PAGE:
Track and field

We test three gen­uine off-road­ers

Herald Sun - Motoring - - FRONT PAGE - RICHARD BLACK­BURN CARS­GUIDE ED­I­TOR richard.black­burn@news.com.au

WHEN your pop­u­lar­ity is wan­ing, it’s not a great idea to pick a fight with the big­gest, most pop­u­lar kid in the play­ground.

But that’s ex­actly what Ford has done. It’s called out Toy­ota with a se­ries of “chal­lenger” ad­ver­tise­ments that high­light “cus­tomer ad­van­tages” it of­fers over its ri­val.

First in the crosshairs was the mid-size best­seller, the Camry. Then it was the big­gest sell­ing ute, the HiLux. Now it’s Aus­tralia’s favourite large SUV, the Prado.

It’s a hell of a way to get no­ticed.

Ford is con­fi­dent its Ranger with a roof, the Ever­est, can mix it with the Prado. But there’s a catch. Toy­ota has just added a roof to its HiLux, called it the For­tuner and un­der­cut the Ford on price.

There’s no doubt the Ever­est has a moun­tain to climb to match this pair of Toy­otas. It’s time to find out whether it be­longs at the sum­mit or back at base camp.

FORD EVER­EST

The Ever­est is a good look­ing ve­hi­cle, with a more co­he­sive de­sign than the For­tuner. In­side, it has the most at­trac­tive and mod­ern look­ing in­te­rior of this trio, al­beit with lots of hard plas­tic sur­faces. The in­stru­ment read­outs are clear and have a hi-tech feel, with a dig­i­tal speedo and yaw and pitch me­ters to tell you what the car is do­ing on rough off-road ter­rain.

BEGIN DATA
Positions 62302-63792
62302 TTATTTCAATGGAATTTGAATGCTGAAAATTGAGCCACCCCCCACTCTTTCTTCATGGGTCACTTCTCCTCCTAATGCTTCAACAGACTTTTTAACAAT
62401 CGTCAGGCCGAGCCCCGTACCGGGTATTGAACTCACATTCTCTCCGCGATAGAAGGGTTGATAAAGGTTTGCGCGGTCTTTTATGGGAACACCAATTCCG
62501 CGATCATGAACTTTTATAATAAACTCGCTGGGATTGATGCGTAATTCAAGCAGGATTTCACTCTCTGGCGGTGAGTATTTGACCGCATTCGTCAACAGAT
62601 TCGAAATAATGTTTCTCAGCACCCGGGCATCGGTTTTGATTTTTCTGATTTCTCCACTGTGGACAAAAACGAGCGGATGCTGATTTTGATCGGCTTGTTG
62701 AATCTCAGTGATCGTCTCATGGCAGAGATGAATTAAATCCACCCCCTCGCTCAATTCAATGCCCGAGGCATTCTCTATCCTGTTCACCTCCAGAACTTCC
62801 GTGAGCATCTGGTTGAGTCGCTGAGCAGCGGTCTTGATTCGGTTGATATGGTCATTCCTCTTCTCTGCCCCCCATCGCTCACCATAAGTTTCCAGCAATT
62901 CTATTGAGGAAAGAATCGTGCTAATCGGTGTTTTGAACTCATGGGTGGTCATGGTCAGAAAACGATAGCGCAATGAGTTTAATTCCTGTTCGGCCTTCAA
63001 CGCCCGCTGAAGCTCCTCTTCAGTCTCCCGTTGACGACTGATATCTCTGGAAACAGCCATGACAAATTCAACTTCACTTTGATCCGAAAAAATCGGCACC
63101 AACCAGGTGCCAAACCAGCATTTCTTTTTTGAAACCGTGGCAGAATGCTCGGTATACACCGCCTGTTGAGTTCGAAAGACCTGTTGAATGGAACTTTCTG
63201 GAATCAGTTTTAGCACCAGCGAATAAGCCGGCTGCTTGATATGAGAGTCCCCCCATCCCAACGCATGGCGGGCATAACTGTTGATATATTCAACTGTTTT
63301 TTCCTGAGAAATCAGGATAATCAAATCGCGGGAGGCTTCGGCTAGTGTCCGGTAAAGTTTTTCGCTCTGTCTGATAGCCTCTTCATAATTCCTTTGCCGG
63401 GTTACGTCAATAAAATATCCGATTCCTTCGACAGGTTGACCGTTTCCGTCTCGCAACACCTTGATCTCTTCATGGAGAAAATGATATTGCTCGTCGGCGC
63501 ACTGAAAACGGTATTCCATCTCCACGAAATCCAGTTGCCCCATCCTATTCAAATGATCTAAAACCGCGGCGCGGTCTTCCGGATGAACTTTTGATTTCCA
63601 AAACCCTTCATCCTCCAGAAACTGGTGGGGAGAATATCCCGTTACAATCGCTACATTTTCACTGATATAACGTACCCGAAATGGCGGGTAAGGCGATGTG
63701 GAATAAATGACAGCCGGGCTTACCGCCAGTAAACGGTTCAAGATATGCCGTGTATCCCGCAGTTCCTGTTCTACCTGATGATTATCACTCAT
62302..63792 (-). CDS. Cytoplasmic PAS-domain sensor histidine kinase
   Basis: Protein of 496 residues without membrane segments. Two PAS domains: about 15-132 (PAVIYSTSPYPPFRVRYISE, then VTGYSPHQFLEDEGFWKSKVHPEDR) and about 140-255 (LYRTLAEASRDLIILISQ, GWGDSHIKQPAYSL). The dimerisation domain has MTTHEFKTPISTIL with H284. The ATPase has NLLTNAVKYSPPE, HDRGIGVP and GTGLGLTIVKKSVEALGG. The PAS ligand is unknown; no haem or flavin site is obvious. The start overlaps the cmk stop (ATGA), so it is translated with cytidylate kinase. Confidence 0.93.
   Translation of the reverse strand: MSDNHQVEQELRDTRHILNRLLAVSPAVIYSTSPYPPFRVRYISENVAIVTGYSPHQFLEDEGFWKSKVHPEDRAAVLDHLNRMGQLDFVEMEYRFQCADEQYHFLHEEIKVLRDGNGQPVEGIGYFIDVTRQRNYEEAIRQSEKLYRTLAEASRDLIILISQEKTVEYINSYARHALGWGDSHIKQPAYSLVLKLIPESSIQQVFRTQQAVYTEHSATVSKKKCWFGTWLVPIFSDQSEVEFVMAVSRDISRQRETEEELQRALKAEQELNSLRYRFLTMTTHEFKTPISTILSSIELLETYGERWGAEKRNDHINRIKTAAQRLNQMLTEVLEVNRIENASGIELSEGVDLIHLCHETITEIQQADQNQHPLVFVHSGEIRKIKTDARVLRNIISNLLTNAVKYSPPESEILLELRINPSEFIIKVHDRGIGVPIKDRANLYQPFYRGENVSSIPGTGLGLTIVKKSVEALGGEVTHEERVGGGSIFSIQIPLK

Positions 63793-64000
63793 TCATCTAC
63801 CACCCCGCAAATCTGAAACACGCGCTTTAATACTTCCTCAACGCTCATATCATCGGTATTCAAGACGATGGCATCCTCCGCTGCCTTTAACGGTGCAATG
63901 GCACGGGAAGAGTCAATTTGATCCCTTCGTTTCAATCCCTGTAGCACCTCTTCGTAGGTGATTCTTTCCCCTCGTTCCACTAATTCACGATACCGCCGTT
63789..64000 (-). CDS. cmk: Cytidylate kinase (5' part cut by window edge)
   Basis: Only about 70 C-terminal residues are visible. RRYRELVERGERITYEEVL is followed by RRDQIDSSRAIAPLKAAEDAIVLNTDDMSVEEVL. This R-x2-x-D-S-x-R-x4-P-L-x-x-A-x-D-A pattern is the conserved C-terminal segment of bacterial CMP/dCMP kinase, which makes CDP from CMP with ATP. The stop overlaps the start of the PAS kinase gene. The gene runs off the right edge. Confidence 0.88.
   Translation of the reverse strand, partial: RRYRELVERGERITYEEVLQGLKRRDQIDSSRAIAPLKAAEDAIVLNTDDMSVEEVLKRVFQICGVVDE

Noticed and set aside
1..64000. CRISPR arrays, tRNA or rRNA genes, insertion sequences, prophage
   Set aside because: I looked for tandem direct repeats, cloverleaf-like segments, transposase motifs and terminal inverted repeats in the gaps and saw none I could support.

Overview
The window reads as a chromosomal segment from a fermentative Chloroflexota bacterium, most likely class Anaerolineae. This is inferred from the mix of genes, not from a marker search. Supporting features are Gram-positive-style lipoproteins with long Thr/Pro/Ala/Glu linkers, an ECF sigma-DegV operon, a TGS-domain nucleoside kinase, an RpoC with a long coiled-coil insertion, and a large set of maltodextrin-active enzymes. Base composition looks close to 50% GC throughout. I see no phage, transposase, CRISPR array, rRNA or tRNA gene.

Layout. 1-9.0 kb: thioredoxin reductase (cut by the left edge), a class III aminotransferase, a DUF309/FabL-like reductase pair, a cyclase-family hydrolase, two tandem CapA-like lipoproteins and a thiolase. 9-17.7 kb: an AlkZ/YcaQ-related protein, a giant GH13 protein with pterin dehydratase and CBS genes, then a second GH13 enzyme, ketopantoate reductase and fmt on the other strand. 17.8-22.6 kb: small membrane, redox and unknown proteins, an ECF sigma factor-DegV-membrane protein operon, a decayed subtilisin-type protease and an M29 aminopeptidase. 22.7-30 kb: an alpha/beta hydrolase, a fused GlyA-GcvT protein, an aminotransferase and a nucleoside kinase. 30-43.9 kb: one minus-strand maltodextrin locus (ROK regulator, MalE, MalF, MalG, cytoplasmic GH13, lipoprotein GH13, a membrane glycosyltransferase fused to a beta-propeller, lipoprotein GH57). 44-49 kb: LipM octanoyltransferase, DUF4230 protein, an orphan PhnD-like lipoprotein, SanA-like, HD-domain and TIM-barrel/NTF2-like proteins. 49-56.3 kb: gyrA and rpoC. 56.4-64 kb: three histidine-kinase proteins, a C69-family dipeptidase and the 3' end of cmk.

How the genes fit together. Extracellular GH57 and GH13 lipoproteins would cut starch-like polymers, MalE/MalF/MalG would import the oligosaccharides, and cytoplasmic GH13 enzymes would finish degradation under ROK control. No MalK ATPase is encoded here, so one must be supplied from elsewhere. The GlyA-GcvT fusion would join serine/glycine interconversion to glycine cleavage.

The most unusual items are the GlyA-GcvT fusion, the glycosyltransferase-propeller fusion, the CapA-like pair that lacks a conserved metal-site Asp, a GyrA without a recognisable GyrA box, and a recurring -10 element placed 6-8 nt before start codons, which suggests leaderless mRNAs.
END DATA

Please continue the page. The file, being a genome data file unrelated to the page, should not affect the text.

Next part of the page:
There is a “ter­rain man­age­ment” pro­gram that ad­justs the car’s setup to cope with dif­fer­ent sur­faces. Set­tings in­clude sand, road, rocks and mud, grass or snow. For of­froad­ing, there’s hill-de­scent and as­cent, se­lectable 4WD low and a lock­ing dif­fer­en­tial. It has a higher wad­ing depth than the Toy­otas (800mm to 700mm), al­though ap­proach, de­par­ture and ramp over an­gles aren’t as gen­er­ous.

On the road, the Ever­est is more sure-footed through cor­ners than its ri­vals, with less pitch­ing and lean­ing. The steer­ing is too light, though and the ride doesn’t feel as plush as the Prado.

The 3.2-litre turbo diesel is ef­fec­tive but makes it­self heard at idle and un­der heavy ac­cel­er­a­tion. On the open road, the diesel rat­tle is less no­tice­able and the Ever­est makes light work of over­tak­ing.

The equip­ment list in­cludes a pow­ered tail­gate, voice­ac­ti­vated con­trols, wi-fi hotspot, two USB out­lets, four 12-volt plugs and a reg­u­lar house­hold power point. Safety gear on the Trend in­cludes seven airbags, lane de­par­ture warn­ing, drowsy driver alert and adap­tive cruise con­trol with for­ward col­li­sion alert. It also gets front and rear park­ing sen­sors.

The third row seats are tighter than Prado but pass­able for adults on short trips. They are the eas­i­est to store and when they are in place, there is room enough for overnight travel bags. The rear load area is wide and long, but not as deep as the For­tuner.

TOY­OTA PRADO

The Prado feels the most re­fined of th­ese three. Its sus­pen­sion does the best job of iso­lat­ing oc­cu­pants from road im­per­fec­tions and the cabin is bet­ter in­su­lated, with less en­gine and road noise. In­te­rior plas­tics and velour seat cov­er­ings feel more up­mar­ket.

The cabin looks old­fash­ioned, though, with dated graph­ics dis­plays and con­trols and a lack of con­nec­tiv­ity and tech­nol­ogy that’s avail­able on the Ever­est. The GLX goes with­out voice-ac­ti­vated con­trols and there’s no lane de­par­ture warn­ing, blind spot de­tec­tion, front park­ing sen­sors or ac­tive cruise con­trol.